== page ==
The Paris of the West is a historical romance set in San Francisco, a city we love to visit for its scenic harbour setting, great cafes and markets. In the sixties it was the heart of the hippie culture. Some are still around and contribute to its laid back and slightly alternative atmosphere
But The Paris of the West is set further back in time, in the late forties. Karen McMillan paints a fascinating picture of some of San Francisco’s historic neighbourhoods, especially the Fillmore District which at that time was the centre of jazz and filled with nightclubs and theatres. Sadly it was later demolished to make way for new developments. Part of the novel also takes place a little further afield in charming Sonoma wine country.
The story starts shortly after World War Two with the arrival of a small group of Polish survivors, Celina, her husband Rafael, brother in law Marek and father in law. They have high hopes of making a new start and to put the horrors of war behind them
Celina, a member of the resistance had been caught by the Nazis, who used her as a human guinea pig and tortured her in the notorious Ravensbruck concentration camp. Her husband Rafael and Marek her brother in law also fought in the resistance. Rafael later trained with the RAF as a fighter pilot.
Rafael and Marek’s parents, who emigrated from Poland at an earlier date had done well for themselves and established a shipping company called the Great Star Line. They warmly welcome them into their home, have jobs lined up for their two sons in the shipping company, and very generously give Rafael and Celina enough money to put a deposit on a home of their own.
Although extremely grateful, jobs as clerical assistants are not the kind of jobs the brothers are after. Before long Marek, a writer is lucky to land a current-affairs columnist job with the San Francisco Chronicle. But Rafael cannot return to his job as a pilot due to his post–traumatic stress disorder so is stuck behind a desk. And Celina who would love to teach finds learning English very challenging.
Memories of the war continue to haunt Rafael and Celina. Their emotional damage is so severe that they are unable to resume their sex life and to realise their dreams of starting a family. A further complication is the growing attraction between Celina and her brother-in-law Marek.
Then a sultry beautiful jazz singer called Serafina arrives on Marek’s horizon and a new romance is on the horizon but there are complications…
All the twists and turns in their love lives make it a romantic page turner with many a heart wrenching and bittersweet moment but also a gradual healing. It is a well-researched read. Karen interviewed a concentration camp survivor as part of her research for this book which makes the story ring true.
The Paris of the West is particularly relevant right now with the recent arrival of the first group of Syrian refugees in New Zealand and more to follow before too long. It made me think of the challenges they too face and the emotional scars they carry with them. And how a warm welcome and ongoing support will help them to rebuild normal lives.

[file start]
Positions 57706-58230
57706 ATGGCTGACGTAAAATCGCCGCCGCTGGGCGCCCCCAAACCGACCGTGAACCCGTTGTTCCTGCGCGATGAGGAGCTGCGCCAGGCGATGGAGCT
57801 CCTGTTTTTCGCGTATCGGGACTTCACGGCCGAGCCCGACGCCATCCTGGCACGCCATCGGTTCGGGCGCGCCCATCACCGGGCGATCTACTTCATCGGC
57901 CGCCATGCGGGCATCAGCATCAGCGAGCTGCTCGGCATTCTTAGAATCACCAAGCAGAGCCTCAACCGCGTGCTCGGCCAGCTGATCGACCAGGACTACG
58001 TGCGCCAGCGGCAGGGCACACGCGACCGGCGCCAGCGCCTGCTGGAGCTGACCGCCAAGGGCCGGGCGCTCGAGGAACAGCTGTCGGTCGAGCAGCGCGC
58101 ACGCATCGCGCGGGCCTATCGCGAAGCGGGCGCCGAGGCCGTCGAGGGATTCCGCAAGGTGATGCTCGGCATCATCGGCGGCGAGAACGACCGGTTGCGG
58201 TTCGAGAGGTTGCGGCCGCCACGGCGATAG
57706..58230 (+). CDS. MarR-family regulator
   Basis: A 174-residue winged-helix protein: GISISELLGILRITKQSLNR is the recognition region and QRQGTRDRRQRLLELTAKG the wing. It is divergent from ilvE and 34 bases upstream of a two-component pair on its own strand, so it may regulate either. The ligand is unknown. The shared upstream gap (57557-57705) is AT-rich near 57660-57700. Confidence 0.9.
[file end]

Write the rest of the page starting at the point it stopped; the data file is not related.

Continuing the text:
Title: The Paris of the West Author: Karen McMillan McKenzie Publishing RRP $34.99
Molly and the Cat Café is told through the eyes of a cat which is a very novel approach. The author has two cats of her own, is an astute observer of feline behaviour and loves imagining what goes on inside their heads. They were the inspiration for this relaxing heart-warming read.
Molly’s owner, a lovely old lady, develops Alzheimer’s. Her nasty impatient son gathers up sacksful of her belongings, telling her she no longer needs them, before dispatching her to an old people’s home. Molly herself is dumped at the house of one of his friends where she is terrorised by three dogs.
Desperate to find another loving home she embarks on a gruelling journey facing hostility from other cats whose territory she encroaches on, and starvation. But she never stops dreaming of a better future. And one day, it does happen. A warm and caring café owner and solo Mum called Debbie welcomes her into her home.
Debbie knows how tough life can be. She is struggling to keep her business afloat as well as coping with a difficult teenage daughter.
Molly, who is the narrator, tells us how Debbie’s life unfolds. But she herself also faces a new threat. For some mysterious reason a local old battle axe wants Debbie’s business to fail. She lays a complaint about Molly’s presence in the café which could lead to its closure.
There is also a romantic element. The local plumber, who helps her to deal with some emergencies looks like a promising suitor. But recently divorced Debbie is unsure that she is ready for a new lover.
As I was reading it and thought how this story mirrored our own reality. Neisha our adopted cat had also been a runaway. When my three granddaughters moved into the home of their stepdad his two dogs kept chasing her. Terrified, she left. After much searching and advertising they found her emaciated and barely recognisable several kilometres away. We’ll never know how she managed to survive, whether she hunted for mice and birds, or stole food from other cats’ bowls.
She had to be re-homed at our place where the tables have been turned and she lords it over Abbie our lab. When she raises a claw in his direction he scoots off.
I glanced over at her snoozing in a sunny corner of our lounge looking sleek and healthy again. She woke up and gave me the kind of wide eyed stare that cats do and I wondered how she sees us!
Title: Molly and the Cat Café Author: Melissa Daley Publisher: McMillan NZ RRP $24.99 paperback
By Lyn Potter. Read more here.